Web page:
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Pilsen Area Soil Site

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  • Chicago, IL (Cook County)

Contact Information

Community Involvement Coordinator
Heriberto León (leon.heriberto@epa.gov)
312-886-6163 or 800-621-8431, ext. 66163 between 8:30 a.m. and 4:30 p.m.

On-Scene Coordiantor
Ramon Mendoza
312-886-4314 or 800-621-8431, ext. 64314

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EPA has been investigating lead contamination in Chicago's Pilsen neighborhood since 2011, when it became involved with a cleanup at the former Loewenthal Smelter. Residents requested additional investigation into potential lead contamination given the area’s long industrial history.

In December 2012, EPA took soil samples from an alley behind the H. Kramer smelting facility. In 2013, EPA collected soil samples along the Burlington Northern Santa Fe (BNSF)-operated railroad spur between 21st Street and Cermak Road, as well as at several residential properties.

Site Updates | | Fact Sheets || Technical Documents | Legal Documents

You will need the free Adobe Reader to view some of the files on this page. See EPA's PDF page to learn more.

map of Pilsen boundaries

Map showing Pilsen OU1 soil remediation areas (PDF) (1pp, 165KB)

November 2015 Status Update

Beginning Monday, Nov. 16, EPA will oversee the cleanup of lead-contaminated soil near Benito Juarez Community Academy.  BNSF Railway Co. will start by removing railway tracks and ties along a railway spur between S. Laflin St. and 21st Place and Cermak Road.   EPA is working with the school to ensure student safety and address traffic concerns. This includes requesting that no cars are parked along the driveway that is between the parking lots north and south of Area 2 (see “paved driveway is not included in the OU1 remediation area” on the map) so that contractors can work between Areas 1 and 2 along the railroad spur.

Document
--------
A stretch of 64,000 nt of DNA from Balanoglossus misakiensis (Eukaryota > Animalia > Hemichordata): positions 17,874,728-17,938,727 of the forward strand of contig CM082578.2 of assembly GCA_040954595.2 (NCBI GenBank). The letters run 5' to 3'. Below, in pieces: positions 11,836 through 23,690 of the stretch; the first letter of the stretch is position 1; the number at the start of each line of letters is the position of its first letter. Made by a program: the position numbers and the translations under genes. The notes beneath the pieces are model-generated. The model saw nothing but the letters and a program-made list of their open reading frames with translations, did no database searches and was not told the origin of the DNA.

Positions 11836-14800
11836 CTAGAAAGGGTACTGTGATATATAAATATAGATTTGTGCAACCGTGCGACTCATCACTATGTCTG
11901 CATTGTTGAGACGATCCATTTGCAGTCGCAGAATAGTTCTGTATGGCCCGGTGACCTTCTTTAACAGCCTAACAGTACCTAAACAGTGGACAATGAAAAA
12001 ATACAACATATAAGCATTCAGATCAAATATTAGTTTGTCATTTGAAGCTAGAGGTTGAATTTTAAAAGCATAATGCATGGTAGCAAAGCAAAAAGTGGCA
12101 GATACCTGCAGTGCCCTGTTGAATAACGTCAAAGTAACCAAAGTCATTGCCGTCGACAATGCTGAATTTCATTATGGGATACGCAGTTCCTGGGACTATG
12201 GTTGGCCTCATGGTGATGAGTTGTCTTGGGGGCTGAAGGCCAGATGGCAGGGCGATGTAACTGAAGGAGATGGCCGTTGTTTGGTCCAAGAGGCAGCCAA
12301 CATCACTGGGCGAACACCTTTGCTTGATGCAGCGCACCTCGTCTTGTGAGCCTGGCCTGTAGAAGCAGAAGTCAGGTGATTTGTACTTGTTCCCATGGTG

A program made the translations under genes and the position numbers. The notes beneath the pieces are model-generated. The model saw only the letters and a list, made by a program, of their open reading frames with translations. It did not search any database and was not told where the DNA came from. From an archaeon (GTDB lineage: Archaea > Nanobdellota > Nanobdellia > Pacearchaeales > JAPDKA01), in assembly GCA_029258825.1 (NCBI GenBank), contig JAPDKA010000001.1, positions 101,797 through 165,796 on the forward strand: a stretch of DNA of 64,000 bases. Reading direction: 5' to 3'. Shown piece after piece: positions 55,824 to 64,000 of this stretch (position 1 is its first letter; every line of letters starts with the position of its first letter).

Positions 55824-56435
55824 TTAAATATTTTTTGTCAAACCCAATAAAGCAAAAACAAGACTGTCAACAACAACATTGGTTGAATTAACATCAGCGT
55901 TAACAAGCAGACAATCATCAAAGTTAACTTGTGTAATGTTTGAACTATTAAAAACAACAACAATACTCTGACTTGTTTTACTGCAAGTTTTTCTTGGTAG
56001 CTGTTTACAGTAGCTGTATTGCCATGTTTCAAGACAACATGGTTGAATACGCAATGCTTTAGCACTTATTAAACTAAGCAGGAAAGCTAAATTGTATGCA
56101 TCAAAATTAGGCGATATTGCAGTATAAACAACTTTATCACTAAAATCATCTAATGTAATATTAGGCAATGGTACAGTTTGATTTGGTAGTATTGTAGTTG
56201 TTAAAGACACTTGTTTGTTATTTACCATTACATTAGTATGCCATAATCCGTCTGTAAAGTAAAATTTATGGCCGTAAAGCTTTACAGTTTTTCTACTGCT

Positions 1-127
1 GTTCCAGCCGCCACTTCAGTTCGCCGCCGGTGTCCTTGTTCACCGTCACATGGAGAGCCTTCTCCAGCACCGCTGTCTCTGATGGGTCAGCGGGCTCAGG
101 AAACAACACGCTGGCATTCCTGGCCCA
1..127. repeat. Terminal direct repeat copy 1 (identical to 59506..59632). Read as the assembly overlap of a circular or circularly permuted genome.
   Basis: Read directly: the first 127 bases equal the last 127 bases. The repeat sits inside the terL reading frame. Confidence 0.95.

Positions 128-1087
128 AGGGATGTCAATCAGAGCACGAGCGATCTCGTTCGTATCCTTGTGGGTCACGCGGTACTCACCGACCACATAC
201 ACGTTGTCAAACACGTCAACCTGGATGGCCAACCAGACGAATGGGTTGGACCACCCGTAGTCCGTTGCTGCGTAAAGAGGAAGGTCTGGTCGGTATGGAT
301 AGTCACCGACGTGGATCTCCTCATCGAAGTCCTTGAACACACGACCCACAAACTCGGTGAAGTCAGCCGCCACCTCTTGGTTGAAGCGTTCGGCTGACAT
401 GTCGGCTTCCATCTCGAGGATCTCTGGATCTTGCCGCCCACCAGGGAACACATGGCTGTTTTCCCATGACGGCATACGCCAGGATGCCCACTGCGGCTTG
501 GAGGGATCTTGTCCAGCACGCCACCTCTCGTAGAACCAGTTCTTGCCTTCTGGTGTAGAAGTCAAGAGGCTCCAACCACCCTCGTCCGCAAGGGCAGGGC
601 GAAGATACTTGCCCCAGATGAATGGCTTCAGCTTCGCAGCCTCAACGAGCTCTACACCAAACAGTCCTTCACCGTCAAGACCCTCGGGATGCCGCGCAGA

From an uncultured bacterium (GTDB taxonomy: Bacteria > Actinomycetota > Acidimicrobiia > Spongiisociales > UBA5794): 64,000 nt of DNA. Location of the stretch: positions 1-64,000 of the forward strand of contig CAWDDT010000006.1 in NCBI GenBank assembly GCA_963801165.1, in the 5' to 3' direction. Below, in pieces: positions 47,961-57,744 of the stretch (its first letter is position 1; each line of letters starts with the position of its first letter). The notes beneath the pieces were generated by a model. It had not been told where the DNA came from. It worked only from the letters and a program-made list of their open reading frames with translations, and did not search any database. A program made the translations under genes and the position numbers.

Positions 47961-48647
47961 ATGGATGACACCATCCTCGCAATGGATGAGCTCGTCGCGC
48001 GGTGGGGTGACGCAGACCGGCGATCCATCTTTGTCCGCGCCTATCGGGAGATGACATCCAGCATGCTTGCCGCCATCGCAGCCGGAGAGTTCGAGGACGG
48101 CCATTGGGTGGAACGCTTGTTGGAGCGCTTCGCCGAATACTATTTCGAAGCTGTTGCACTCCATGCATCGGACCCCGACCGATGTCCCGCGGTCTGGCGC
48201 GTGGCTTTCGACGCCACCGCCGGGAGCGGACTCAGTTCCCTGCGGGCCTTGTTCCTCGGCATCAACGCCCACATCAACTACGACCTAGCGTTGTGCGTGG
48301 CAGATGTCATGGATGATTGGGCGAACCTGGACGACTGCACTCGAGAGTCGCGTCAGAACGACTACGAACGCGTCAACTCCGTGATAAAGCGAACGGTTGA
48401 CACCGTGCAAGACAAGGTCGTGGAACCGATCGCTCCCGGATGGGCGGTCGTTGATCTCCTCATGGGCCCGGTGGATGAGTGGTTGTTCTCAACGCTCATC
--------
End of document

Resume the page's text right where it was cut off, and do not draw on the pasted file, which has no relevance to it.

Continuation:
Later this month, contractors for H. Kramer & Co. will excavate and dispose of lead-contaminated soil from the railroad spur and alley behind the foundry at 21st Place.  All areas will be paved over with gravel. The cleanup is expected to take about 4-6 weeks. During the cleanup, soil will be kept wet to control dust and air will be monitored.  In spring 2016, most of the graveled areas will be covered with asphalt. EPA continues to work closely with the City of Chicago and neighborhood organizations to provide information to residents about steps they can take to reduce exposure to lead contamination.

Previous updates

Action Levels and Removal Management Levels

"action levels” are Removal Management Levels.

Removal Management Levels (RMLs) are to support the decision for EPA to undertake a removal action under CERCLA. They are risk-based, although not necessarily protective for long term exposures, concentrations derived from standardized equations combining exposure assumptions with toxicity data.

RMLs help identify areas, contaminants and conditions where a removal action may be appropriate.

Sites where contaminant concentrations fall below RMLs are not necessarily “clean,” and further action or study may be warranted under the Federal Superfund program.

In addition, sites with contaminant concentrations above the RMLs may not necessarily warrant a removal action dependent upon such factors as background concentrations, the use of site-specific exposure scenarios or other program considerations.

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